What is a Fresnel spotlight
A Fresnel spotlight is a directional stage light that produces a very soft-edged, controllable beam of light for back, side or down lighting. The theatrical spotlight is identified by a lens, which consists of a series of concentric rings on its surface, fitted at the front of the optical chamber. The stepped lens was named after AugustinJean Fresnel, a French physicist and engineer who developed this cost-effective, lightweight alternative to conventional continuous surface optics for use in lighthouses in 1823. A Fresnel lens is basically the subtraction of material from a plano-convex (PC) lens. The concentrically aligned ring-shaped lens segments act as individual refracting surfaces which bend parallel light rays to a common focal length. As a result, a Fresnel lens is capable of focusing light with effectiveness comparable to that of a conventional PC lens with a corresponding shape or curvature. While breaking the lens into concentric circles makes it considerably flatter, lighter and less expensive. The rear side of the lenses can be structured to mask visible irregularities in the light distribution when required. This distinctive feature of Fresnel lenses allows to soften the beam edge.
Fresnel spotlights are generally variable-focus fixtures that can either move the light source back and forth relative to the lens or reflector, or move the lens back and forth relative to the light source. The field and beam angles can thus be varied by adjusting the distance between the light source and one of the optical elements. A Fresnel spotlight has an adjustable beam spread from spot to flood (typically 10° to 60°). Unlike an ellipsoidal reflector spotlight that has built-in shutters to trim unwanted light, traditional Fresnel spotlights require the use of barn doors to help control spill light. These luminaires are lamp-based systems that use high wattage tungsten-halogen or gas discharge lamps to produce light.
The escalating application of LED technology
As solid state lighting becomes the dominant technology across all lighting applications, the design of Fresnel spotlights has begun to veer away from lamp-based configurations towards the development of integrated LED systems. LED lighting provides many compelling benefits over traditional light sources, which include higher luminous efficiency, longer lifetime, faster switching, instantaneous controllability over the full range of intensity, spectral tunability, improved robustness, smaller size, etc. Integrating LEDs into Fresnel spotlights not only makes for tremendous energy savings but also allows to move past the legacy functionality of lamp-based systems and unlock a host of intriguing features.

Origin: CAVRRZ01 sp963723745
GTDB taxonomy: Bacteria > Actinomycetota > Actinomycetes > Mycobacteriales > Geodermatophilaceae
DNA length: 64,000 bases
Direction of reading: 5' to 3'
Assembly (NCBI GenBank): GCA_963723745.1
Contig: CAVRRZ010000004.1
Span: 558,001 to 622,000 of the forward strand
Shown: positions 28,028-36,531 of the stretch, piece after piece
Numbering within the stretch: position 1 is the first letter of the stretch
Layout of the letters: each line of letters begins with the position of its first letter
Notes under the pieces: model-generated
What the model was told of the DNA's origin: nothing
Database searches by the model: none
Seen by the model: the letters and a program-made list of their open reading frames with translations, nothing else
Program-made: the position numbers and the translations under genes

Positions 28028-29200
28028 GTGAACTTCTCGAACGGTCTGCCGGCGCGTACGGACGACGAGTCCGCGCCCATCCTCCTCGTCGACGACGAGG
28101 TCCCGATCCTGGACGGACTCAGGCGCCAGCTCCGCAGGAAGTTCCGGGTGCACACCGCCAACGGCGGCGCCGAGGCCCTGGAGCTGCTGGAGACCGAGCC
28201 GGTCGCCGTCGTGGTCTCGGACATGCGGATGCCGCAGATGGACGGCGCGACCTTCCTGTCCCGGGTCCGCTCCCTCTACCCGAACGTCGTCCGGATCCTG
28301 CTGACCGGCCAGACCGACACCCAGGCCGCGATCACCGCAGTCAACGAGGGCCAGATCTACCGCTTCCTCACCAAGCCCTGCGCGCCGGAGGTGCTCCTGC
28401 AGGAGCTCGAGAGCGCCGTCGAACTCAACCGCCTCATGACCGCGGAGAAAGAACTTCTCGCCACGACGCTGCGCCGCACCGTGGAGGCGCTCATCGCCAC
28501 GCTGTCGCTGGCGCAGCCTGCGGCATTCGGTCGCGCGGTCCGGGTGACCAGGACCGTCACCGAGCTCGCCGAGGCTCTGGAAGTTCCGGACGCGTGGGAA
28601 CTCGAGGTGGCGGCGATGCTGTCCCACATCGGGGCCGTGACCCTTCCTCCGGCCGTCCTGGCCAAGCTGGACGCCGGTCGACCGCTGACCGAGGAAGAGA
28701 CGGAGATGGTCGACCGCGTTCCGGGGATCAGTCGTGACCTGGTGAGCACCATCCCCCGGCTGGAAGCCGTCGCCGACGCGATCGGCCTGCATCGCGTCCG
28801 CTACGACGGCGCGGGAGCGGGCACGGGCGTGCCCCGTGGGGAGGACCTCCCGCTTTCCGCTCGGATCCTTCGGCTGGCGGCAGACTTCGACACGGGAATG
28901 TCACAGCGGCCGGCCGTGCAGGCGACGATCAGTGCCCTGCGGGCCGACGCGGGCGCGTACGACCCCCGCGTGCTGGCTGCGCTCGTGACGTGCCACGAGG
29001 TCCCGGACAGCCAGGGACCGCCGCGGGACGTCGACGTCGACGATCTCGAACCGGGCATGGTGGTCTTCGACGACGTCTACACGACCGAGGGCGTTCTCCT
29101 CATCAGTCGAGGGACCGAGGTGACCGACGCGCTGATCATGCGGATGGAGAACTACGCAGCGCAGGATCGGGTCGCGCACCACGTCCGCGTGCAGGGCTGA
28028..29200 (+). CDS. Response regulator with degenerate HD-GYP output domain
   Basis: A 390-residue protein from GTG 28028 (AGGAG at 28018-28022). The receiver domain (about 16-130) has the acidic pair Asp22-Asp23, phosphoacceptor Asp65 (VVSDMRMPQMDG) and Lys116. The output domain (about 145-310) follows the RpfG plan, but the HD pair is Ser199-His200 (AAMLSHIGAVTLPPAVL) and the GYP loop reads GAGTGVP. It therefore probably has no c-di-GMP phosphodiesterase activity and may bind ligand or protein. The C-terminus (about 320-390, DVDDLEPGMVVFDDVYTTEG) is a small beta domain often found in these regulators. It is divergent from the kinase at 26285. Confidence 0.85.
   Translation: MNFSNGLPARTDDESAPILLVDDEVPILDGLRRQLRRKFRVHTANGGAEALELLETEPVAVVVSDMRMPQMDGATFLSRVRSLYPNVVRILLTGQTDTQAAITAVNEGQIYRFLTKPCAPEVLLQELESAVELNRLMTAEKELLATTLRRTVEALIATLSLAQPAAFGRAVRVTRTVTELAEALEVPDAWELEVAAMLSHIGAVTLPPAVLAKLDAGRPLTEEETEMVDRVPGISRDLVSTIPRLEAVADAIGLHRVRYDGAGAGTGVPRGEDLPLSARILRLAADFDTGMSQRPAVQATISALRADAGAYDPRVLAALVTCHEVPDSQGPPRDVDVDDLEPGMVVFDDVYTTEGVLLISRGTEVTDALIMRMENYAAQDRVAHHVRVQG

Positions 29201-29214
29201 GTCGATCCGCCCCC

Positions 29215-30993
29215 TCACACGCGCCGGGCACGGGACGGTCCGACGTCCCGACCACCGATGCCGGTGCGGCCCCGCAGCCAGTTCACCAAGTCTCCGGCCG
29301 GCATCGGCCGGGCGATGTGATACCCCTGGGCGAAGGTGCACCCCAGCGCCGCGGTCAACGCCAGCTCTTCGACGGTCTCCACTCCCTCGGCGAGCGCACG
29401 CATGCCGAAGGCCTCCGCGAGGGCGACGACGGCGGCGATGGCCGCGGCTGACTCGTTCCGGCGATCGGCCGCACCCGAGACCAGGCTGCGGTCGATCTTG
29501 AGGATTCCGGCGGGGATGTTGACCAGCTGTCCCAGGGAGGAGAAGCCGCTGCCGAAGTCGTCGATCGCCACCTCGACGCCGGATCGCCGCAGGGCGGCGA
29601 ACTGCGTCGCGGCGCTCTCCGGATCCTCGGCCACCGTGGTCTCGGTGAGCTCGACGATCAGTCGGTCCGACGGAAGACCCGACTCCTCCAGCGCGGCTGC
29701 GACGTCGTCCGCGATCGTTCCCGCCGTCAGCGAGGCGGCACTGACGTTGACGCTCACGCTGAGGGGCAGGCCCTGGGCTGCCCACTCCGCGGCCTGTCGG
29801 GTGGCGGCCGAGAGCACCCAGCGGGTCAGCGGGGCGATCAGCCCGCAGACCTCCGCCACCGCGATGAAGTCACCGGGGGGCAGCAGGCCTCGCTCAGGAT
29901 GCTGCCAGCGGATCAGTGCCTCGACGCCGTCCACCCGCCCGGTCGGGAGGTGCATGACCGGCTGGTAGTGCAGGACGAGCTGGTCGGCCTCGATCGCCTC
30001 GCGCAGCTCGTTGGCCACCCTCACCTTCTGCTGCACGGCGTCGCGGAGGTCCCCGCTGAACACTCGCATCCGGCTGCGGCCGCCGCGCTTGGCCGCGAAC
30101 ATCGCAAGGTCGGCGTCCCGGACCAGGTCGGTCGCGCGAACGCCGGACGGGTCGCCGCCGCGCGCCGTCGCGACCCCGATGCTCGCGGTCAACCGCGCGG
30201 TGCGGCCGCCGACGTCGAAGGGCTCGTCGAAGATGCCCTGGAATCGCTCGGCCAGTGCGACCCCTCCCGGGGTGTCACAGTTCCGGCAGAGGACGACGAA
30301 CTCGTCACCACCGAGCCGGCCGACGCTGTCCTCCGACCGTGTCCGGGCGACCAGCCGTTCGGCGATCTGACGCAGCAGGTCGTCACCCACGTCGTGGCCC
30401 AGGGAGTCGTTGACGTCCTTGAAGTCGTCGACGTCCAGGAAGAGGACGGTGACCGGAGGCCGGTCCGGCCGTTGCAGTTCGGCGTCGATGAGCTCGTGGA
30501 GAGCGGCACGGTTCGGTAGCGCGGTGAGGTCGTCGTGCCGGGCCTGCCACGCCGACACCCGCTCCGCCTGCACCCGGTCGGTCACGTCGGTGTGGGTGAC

Design and construction
An LED Fresnel spotlight usually has a fixed LED module in relation to which the lens is moved. The LED module of a single-color luminaire commonly uses an integrated LED array such as a chip-on-board (COB) package to deliver high lumen output and uniform light distributions. Ceramic-based and chip scale package (CSP) high power LEDs are used as well. These discrete packages are indispensable to tunable white and additive color mixing systems. LED Fresnel spotlights are high power systems that operate at up to 500 watts of electrical power. The color stability and lifespan of the high power LEDs depend strongly on the successful control of their junction. The housing of an LED Fresnel spotlight is often constructed to take advantage of the high thermal conductivity of aluminum. However, there’re often physical constraints to the heat sink design. Active cooling through the use of fans is required when passive cooling with the heat sink alone cannot transfer the thermal load at a high enough rate to support the thermal management needs of the LEDs.
White LEDs are phosphor-converted packages of which the color characteristics depend on the phosphors used. With LED lighting, theatrical lighting designer has the luxury of using light sources that render the desired colors faithfully. Different white chromaticities, such as warm white, neutral white or cool white, can be created. The correlated color temperature (CCT) of Fresnel spotlights often comes at 3200K for theatrical lighting or 5600K for television broadcasting. The spectral power distribution (SPD) of an LED system can also be actively controllable. A tunable luminaire uses a combination of warm white and cool white LEDs, and a control system which allows the user to mix the emissions to CCTs anywhere in between the minimum and maximum CCT. Full-color-tunable products such as RGB, RGBW and RGBAW systems can produce any color within their color gamut and breathe excitement into audiences through the influence of dynamic lighting.
LED driving and dimming
While thermal management is an important consideration, there are other factors which need to be taken into account when addressing the performance and reliability of an LED luminaire. An LED driver executes many tasks critical to the high-performance, failure-free operation of the LEDs. The LED driver needs to provide appropriate current to drive the LEDs under supply voltage or load variations. The ripples generated in the output current provided to the LED load should be minimized to ensure flicker-free lighting. Dynamic lighting systems require the use of multi-channel LED drivers which keep groups of LEDs within an LED module operating independently of each other. LED dimming is accomplished with pulse-width modulation (PWM) which enables full range dimming and allows the same color temperature to be maintained throughout the dimming range. Intensity dimming and color tuning can be performed on the real control panel of the spotlight, or via cabled or wireless DMX/RDM.